Our Best 3 Picks
Some of the best omega-3 for dogs are listed below:
Xtend-Life Omega 3 for Dogs
This supplement comes with a price tag of $24.95 for a pack of 180 easy to swallow soft gels (or $19.95 for 120 gels). They are high-grade human strength fish oil. It is high in DHA and 100% pure. For joints, fur, heart, and brain.
Spring Pet Skin & Coat YUMS with Omega-3 Fatty Acids
This spring supplement costs you around $84.95 for a pack of 150 soft chews. It comes with a bonus pet e-care book. NASC (National Animal Supplement Council) seal protected which assures freshness, purity, and use of quality ingredients all produced locally in the United States. For healthy skin and coat, reduced inflammation and healthy joints.
Flexerna Omega Omega 3 & 6, DHA, EPA, ETA
This supplement will cost you $39.95 for a pack of 90 capsules. is ‘Extra Strength’ and has Wild Atlantic fish oil combined with green-lipped mussel. For natural anti-inflammatory needs, hip & joint mobility and dry itchy skin.
Some other options that you may want to consider are:
- Omegease Omega-Rich Fish Oil
- Grizzly Salmon Oil All-Natural Dog Food Supplement
- Zesty Paws Pure Wild Alaskan Salmon Oil for Dogs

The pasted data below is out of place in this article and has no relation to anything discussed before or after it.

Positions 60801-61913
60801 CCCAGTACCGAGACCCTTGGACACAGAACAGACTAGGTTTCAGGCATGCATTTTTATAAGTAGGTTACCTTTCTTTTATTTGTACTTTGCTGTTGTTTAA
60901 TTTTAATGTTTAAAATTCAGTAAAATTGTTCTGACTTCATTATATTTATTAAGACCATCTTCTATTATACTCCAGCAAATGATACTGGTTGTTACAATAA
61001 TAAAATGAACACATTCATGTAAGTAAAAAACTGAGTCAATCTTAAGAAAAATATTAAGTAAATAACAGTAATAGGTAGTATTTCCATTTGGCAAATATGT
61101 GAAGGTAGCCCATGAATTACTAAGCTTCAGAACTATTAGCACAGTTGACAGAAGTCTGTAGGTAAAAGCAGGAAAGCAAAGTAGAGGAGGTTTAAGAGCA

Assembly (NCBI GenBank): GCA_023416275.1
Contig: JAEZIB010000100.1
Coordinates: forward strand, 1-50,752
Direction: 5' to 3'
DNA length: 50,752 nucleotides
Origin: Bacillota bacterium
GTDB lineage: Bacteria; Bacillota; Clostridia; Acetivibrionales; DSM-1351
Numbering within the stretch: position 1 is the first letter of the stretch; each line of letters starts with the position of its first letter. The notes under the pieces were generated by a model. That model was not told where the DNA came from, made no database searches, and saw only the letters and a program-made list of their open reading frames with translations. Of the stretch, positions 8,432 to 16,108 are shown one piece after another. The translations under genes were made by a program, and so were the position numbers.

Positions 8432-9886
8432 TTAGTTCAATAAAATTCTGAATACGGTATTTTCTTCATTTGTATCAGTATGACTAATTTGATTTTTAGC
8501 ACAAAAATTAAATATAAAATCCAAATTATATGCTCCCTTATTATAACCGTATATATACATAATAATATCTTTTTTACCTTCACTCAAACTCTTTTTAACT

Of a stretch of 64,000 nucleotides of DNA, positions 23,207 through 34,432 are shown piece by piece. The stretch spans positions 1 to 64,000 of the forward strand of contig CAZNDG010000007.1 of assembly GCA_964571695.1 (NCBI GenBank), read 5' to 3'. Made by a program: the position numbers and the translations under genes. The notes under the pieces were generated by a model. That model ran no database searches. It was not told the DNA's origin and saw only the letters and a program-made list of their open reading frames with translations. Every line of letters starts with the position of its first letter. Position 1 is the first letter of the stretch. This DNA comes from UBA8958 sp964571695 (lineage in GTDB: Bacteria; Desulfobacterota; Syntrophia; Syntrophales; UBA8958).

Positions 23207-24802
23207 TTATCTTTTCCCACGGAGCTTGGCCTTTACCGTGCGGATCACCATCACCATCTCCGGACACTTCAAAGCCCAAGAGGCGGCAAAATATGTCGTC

- Amazing Nutritionals Omega 3 Chews
- Nordic Naturals Omega 3 Pet Soft Gels
- Pure Paw Pure Alaskan Salmon Oil
- Can I give my dog fish oil?
Yes. Dogfish oil has multiple health benefits and is undoubtedly one of the best supplements for your canine’s routine diet. It is the best source of omega 3 fatty acids that your four-legged friend needs.
- How often should I give my dog fish oil?
You can include dogfish oil as part of their daily diet, subject to confirmation from a local vet. More frequent or overdoses of fish oil can adversely impact your dog’s gastrointestinal system and cause diarrhea. If it is not given at regular intervals then it can cause deficiency.
- How much omega 3 to give dog daily?
Dogfish oil dosage should approximately be 300 mg of EPA/DHA combined per 30 pounds of body weight (which you should ensure is correct or close to accurate). Your dog’s weight, size, and other health aspects need to be considered before giving these supplements and it is best to check with your local vet.
- Can you give your dog human fish oil capsules?
Dogs weighing less than 10 lbs can take regular strength fish oil capsules that we take (just under 200 mg EPA per dose). For dogs over 50 lbs, extra-strength capsules will work better. Always read labels and dosage recommendations before taking it yourself or providing them to your dog.